For new UserIQ CSM Rachel Parks, her “meta” role as a CSM helping other CSMs with CSM software makes things easier.
“They know my pain points,” Parks says. “They also know my tricks.”
With this dynamic in play, any edge is helpful. For Parks, that edge is her background.
As customer success is relatively new, a so-called “linear” career path is difficult to find. Parks’ career started with a degree in advertising and early jobs in marketing. This experience paved the way for her new career: Advertising and marketing, after all, are fundamentally about understanding human motivation.
“I love to think of myself as a detective,” she says. “I want to know what you’re doing in our platform. I like to think about what makes people tick and figure out ways to communicate with them.”
What makes a good CSM?
Parks defines customer success “as viewing the relationship between user and product in a strategic way, as opposed to a supportive or operational way.”
That means being proactive about getting the full story. And looking at how people use the platform. And tying that use to her accounts’ long-term goals.
If you ask her what sets a good CSM (customer success manager) apart, other than being a detective, it’s having a player-coach mindset.
“You’ve got to be a comfortable teacher as much as a savvy business person,” Parks says. “You also have to practice what you preach. In my opinion, it’s the No. 1 way to build trust.”
Where is customer success headed?
Customer success was born in the five years Parks has been doing it.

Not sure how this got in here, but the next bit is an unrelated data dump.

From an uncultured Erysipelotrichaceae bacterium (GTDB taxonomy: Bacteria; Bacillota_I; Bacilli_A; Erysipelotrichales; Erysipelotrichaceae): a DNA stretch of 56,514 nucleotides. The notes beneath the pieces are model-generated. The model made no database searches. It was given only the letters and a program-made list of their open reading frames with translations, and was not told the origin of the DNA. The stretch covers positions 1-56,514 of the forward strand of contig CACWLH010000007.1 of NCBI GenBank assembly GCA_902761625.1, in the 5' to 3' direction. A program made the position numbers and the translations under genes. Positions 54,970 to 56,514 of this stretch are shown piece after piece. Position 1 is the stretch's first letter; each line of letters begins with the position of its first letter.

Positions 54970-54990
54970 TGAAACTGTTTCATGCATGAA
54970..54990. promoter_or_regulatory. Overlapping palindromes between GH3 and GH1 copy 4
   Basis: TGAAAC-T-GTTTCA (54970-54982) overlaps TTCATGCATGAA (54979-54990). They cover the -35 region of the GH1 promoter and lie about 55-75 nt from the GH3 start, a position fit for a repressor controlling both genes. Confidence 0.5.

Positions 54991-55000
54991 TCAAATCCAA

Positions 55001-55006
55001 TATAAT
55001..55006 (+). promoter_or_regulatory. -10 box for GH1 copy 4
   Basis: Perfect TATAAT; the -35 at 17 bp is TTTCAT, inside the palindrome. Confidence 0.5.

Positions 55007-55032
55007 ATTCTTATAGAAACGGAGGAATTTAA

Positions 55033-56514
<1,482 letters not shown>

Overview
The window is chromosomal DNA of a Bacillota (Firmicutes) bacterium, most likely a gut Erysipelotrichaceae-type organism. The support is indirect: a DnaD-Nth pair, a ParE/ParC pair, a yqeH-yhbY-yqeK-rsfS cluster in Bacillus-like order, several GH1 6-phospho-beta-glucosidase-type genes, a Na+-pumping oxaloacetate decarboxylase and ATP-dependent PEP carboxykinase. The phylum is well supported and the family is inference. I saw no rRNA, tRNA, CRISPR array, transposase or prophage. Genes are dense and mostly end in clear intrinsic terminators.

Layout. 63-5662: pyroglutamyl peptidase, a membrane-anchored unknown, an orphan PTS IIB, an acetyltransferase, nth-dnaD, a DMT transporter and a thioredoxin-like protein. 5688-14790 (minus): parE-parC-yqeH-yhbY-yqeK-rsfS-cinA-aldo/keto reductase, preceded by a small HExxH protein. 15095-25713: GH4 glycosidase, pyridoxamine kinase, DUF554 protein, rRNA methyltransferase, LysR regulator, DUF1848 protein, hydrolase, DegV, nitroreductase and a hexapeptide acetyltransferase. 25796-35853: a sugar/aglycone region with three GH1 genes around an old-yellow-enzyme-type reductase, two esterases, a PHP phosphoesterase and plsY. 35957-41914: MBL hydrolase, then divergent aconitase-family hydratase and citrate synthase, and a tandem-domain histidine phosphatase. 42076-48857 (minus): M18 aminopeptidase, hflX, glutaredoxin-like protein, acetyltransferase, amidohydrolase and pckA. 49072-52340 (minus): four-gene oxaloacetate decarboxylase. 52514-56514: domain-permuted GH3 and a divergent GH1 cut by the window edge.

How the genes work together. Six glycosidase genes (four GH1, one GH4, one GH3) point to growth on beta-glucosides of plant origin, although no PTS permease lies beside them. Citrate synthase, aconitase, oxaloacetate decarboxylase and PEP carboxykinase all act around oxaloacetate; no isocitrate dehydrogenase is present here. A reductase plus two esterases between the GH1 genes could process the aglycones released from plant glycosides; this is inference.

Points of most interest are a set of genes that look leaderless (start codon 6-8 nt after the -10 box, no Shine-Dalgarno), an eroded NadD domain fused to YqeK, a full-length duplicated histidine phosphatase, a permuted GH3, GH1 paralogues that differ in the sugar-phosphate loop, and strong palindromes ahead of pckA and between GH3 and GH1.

One of the most important changes? Defining the metrics for success.
Despite customer success’ effect on SaaS — recurring revenue being bigger than new revenue — CS pros “still have to fight for a seat at the table,” she says.
“While many execs admit it’s cheaper to keep a customer than get a new one, it’s harder to wrap your head around how much money a CS team brings in as opposed to sales,” Parks says. “That being said, customer success is starting to get the recognition it deserves because we’re embracing data so effectively.”
So how should the field evolve?
Parks believes her CS peeps should adopt a product mindset.
“We need to borrow some strategies from product teams when it comes to operations and planning,” she says. “Like roadmapping. Or focus grouping. Customer success can play a big role in that.”
Meet Rachel Parks
- Role: CSM
- Previous position: Springbot
- Hobbies: Crocheting and knitting — scarves, elephants, blankets, you name it
- School: University of North Carolina at Chapel Hill